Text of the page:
Earthquake Dangers in Puget Sound
When people talk about the “big” in reference to the Washington earthquakes, they’re usually referring to what geologists have dubbed the Cascadia Megaquake, a seismic event comparable to the 2011 9.0 earthquake and tsunami. in the Tohoku region of Japan. According to Harold Tobin, head of the Pacific Northwest Seismic Network at the University of Washington, there is a 14 to 15 percent chance of this type of earthquake occurring within the next 50 years. The last event of this magnitude occurred in 1700 and was felt by Indigenous communities from Vancouver Island to Northern California, creating a tsunami that swept through Japanese villages.
“It’s not too late, but the potential for such an earthquake to occur is there. But ‘here’ could be anything from tomorrow to several hundred years,” said Tobin, who has worked at the seismic network since 2018.
Much more likely is a repeat of the 2001 Nisqually earthquake, a 6.8 on the Richter scale that moved the unreinforced masonry of the Capitol dome about three inches and cracked brick facades across Puget Sound. A University of Washington report found that 75 of Seattle’s 96 schools reported damage from the earthquake.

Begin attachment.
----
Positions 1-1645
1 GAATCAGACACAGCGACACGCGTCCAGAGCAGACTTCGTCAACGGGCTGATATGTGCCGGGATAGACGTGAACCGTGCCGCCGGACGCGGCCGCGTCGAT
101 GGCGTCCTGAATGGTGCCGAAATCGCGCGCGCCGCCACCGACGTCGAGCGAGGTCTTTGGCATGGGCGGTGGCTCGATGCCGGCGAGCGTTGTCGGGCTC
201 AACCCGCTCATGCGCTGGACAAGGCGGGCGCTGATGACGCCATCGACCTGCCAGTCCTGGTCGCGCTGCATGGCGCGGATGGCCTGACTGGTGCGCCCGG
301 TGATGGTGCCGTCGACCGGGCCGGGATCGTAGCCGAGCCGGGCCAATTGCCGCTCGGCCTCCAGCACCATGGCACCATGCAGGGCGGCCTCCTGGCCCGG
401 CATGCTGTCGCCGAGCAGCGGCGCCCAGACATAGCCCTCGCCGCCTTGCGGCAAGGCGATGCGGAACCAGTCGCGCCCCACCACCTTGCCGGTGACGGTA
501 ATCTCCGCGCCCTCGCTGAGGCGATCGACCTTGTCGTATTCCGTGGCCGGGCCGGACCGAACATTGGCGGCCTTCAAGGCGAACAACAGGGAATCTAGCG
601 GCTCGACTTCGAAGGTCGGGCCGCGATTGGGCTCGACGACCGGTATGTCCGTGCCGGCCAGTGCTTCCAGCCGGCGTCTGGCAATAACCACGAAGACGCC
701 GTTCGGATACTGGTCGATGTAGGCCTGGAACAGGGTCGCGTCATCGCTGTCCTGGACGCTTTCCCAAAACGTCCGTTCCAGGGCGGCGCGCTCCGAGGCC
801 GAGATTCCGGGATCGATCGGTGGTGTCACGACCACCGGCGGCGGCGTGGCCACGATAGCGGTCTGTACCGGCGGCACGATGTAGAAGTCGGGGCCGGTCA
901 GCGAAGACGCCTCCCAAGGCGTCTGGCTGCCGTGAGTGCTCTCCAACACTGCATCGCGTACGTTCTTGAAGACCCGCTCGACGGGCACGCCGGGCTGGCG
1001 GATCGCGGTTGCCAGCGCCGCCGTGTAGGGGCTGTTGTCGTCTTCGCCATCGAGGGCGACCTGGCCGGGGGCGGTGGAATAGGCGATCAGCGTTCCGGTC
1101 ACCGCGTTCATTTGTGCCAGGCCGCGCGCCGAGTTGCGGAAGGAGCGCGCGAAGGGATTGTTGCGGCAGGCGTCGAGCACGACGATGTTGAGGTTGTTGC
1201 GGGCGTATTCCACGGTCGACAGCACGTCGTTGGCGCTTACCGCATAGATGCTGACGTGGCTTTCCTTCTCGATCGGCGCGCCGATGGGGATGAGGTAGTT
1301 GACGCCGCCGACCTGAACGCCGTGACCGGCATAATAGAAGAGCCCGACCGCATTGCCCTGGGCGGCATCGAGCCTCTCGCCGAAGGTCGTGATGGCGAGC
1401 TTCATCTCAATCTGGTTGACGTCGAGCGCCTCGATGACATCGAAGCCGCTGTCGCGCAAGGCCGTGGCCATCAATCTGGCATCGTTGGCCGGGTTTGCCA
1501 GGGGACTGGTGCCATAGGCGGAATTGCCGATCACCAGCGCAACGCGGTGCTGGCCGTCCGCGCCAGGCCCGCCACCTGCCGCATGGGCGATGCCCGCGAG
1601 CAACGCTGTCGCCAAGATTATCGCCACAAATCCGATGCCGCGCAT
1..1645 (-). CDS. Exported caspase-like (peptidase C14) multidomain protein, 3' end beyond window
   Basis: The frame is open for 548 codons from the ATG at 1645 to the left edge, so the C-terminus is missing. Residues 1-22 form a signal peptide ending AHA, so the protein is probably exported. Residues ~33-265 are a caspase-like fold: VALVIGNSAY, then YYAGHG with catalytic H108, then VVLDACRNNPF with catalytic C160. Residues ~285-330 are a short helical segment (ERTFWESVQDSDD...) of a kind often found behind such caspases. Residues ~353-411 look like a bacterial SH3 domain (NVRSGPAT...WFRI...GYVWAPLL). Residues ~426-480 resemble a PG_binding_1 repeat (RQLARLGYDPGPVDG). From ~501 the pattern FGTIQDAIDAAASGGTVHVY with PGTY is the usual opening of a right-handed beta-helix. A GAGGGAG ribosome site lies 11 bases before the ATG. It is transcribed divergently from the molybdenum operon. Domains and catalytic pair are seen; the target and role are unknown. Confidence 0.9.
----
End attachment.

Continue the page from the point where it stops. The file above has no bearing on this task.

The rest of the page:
Wray, the Totem Middle School teacher who was in class on the morning of Feb. 28, 2001, recalls the ground rolling in waves, rattling ceiling lights and swinging telephone poles in front of the window.
“The kids’ eyes got really big and they fell to the floor and got under desks and tables,” Wray said. “They looked freaked out, and I was a little freaked out, going ‘Okay, are you rolling?’ It was really weird.”
According to Tobin, the Nisqually earthquake occurred about 40 miles below the Earth’s surface, in the subduction Juan de Fuca plate it was once an ancient seabed. Other deep earthquakes occurred in 1949 and 1965, and seismologists estimate an 85% chance that there will be another Nisqually-style earthquake within the next 50 years.